This week in our read of The Shadow Rising Elayne and Nynaeve arrive in Tanchico with their escort. Elayne makes a mistake but uncovers some memories, and Nynaeve changes tactics in dealing with Thom and Juilin. Meanwhile, Perrin gets a taste of what it’s like to be in charge on the bad days, when plans and tactics don’t go your way and you have to face losses among those for whom you have made yourself responsible. It’s a somber week all around, really, as we step into Chapters 39 and 40, but it’s brightened by the arrival of (called it) Captain Domon.
As Chapter 39 opens Wave-dancer is being tied up against the docks at Tanchico, and everyone is assembling to disembark, Elayne and Nynaeve bidding a fond farewell to Coine and Jorin. The two Sea Folk women explain that they intend to travel on to the other islands of the Sea Folk to spread the news of the Coramoor, and Elayne exchanges a particularly heartfelt farewell with Jorin, whom she has grown close to on the voyage as they exchanged lessons on weaving Wind and Fire. As they descend down to the dock, Juilin and Thom bracket them, looking angry and dangerous, and although Nynaeve looks a little annoyed, she seems to recognize, as Elayne does, that the docks are littered with dangerous, hungry looking men, and that the deterrent of Thom and Juilin is probably helpful. They are trying not to let people know that they are Aes Sedai, after all.
Suddenly they hear a voice hailing them, and find themselves face-to-face with the ship captain they’d once persuaded to help them escape Falme. It takes them a moment to remember Bayle Domon’s name, but the first thing he does is apologize for leaving them in Falme, assuring them that he waited as long as he could. He feels so guilty, however, that he offers them help finding rooms in the city, something he insists they would be hard-pressed to find without him.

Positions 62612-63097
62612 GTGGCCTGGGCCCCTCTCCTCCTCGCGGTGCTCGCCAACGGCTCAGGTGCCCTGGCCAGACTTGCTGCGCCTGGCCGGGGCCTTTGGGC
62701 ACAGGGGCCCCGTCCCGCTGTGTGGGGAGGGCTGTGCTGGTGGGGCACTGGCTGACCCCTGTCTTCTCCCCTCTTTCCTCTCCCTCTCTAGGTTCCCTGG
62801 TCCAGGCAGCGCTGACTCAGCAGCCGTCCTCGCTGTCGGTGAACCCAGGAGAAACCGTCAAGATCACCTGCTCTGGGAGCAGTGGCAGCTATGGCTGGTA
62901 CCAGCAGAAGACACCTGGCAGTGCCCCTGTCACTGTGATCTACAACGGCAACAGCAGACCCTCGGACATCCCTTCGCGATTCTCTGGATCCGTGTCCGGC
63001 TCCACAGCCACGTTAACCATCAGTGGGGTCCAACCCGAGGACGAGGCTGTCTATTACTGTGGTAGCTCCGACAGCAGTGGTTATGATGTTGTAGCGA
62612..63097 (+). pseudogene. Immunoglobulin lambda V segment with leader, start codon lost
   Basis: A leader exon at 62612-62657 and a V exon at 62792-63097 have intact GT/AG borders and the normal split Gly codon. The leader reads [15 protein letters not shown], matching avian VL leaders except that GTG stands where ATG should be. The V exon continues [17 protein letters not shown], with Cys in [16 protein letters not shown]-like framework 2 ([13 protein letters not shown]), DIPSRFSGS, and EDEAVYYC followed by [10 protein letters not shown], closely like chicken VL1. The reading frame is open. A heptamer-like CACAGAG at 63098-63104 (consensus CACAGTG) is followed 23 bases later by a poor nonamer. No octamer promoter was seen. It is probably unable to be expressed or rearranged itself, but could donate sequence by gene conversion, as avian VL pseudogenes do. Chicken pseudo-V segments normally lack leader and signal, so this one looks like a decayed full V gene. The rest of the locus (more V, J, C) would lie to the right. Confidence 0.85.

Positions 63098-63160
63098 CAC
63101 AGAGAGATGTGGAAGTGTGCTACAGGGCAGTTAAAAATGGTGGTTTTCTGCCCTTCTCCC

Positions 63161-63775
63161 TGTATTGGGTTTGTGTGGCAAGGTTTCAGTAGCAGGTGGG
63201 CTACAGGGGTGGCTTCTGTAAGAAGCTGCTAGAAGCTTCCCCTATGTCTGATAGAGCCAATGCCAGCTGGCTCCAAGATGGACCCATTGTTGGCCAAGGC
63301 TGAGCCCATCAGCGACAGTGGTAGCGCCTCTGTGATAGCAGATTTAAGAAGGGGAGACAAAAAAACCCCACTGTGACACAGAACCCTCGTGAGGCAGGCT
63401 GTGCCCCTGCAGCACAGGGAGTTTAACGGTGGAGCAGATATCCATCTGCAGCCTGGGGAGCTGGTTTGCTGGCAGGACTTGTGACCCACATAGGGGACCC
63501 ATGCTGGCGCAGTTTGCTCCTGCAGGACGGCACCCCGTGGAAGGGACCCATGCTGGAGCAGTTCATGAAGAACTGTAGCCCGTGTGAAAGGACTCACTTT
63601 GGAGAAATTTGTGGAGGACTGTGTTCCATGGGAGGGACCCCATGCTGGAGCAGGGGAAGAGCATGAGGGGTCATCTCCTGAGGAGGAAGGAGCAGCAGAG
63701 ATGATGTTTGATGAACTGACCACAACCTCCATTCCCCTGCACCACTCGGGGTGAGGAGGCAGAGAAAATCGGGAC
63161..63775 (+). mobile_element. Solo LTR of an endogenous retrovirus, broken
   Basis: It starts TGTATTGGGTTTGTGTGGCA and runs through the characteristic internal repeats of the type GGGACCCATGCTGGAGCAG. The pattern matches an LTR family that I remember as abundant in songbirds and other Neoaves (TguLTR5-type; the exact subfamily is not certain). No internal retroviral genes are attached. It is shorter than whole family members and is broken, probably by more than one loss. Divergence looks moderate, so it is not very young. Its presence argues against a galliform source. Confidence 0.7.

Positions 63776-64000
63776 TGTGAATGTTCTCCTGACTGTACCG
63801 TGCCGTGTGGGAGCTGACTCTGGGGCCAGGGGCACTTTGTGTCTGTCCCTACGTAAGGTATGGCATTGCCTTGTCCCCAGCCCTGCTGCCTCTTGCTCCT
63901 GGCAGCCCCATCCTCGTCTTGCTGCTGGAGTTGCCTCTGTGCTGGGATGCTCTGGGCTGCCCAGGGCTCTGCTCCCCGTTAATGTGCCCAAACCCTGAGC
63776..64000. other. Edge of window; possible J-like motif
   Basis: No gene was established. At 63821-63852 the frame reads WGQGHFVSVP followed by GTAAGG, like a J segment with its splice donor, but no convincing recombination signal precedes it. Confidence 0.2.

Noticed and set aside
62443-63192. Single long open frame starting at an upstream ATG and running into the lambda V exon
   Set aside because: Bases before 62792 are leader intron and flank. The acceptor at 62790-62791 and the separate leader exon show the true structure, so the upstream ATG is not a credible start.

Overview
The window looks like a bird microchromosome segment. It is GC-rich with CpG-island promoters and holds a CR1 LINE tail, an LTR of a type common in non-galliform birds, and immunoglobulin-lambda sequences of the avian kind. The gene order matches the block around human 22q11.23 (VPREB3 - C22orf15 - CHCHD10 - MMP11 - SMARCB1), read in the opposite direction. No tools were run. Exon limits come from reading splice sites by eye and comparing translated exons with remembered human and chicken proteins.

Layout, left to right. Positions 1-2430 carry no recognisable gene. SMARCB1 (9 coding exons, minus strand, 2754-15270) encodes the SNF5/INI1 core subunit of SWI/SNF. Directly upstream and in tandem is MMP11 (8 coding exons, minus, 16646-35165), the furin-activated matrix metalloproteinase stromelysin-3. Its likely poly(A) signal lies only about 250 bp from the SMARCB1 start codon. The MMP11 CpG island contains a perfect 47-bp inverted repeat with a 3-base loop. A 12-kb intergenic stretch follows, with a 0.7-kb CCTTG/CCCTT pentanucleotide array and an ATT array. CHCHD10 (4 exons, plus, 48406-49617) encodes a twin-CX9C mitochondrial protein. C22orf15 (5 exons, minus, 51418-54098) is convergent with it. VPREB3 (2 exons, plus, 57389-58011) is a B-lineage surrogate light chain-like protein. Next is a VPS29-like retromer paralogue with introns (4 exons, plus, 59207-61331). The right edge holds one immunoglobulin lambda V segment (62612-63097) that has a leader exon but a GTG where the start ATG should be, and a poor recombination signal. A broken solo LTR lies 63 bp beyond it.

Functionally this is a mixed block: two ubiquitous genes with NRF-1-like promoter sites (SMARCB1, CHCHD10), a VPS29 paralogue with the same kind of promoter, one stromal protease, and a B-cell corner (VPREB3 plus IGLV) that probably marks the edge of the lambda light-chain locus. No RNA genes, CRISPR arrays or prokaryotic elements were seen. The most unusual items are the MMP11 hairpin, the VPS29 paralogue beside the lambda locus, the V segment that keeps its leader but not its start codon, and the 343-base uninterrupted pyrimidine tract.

They learn, as Elayne suspected from Bayle’s fine coat, that he has been doing very well for himself, and he openly admits to smuggling and to the ease with which the Tanchican customs men accepted bribes.
“I do no believe it will last much longer though,” Domon said when the Tanchicans had passed. “Things do be even worse in Arad Doman than here, and it do be bad enough here. Perhaps the Lord Dragon does no Break the World yet, but he did break Arad Doman and Tarabon.”
Elayne is forestalled from saying anything by the business of hiring sedan chairs and bearers and guards, and she notices the throngs of desperate-looking people huddling near the docks, held back by guards that look more like hired men than soldiers. She remembers that Coine told them that people in Tanchico had mobbed her ship, desperate to buy passage to anywhere else, and tries not to look at their faces as she is carried through their street. She wonders, though, why their king isn’t helping them.
They arrive at an inn called the Three Plum Court where they are startled by how much the innkeeper, Rendra, looks like Liandrin. She gives them her last two rooms and a good supper in a private dining room. The men seem to have no difficulty eating, but Elayne finds it challenging as she remembers all those hungry faces, and Nynaeve asks Rendra if anyone in the city helps the poor, offering gold if it will help.
“You could donate to Bayle’s kitchen,” the innkeeper replied, giving Domon a smile. “The man avoids all of the taxes, yet he taxes himself. For each crown he gives as the bribe, he gives two for the soup and the bread for the poor. He has even talked me into giving, and I pay my taxes.”
“It do be less than the taxes,” Domon muttered, hunching his shoulders defensively. “I do make a very healthy profit, Fortune prick me if I do no.”
Nynaeve remarks to Domon, after Rendra has gone, that it is good that he likes to help people. They might also need his help, as he has several ships and good men at his disposal, and they may need trustworthy eyes and ears as they hunt the Black Ajah.
They’ve already assured Bayle that what happened in Falme won’t happen in Tanchico, but he takes the existence of the Black Ajah—confirmed by nods from Thom and Juilin as assurance that it will happen again. He thinks that he should head to Illian, but Nynaeve tells him that Illian is currently being ruled by Sammael, so he’d hardly find it a better prospect.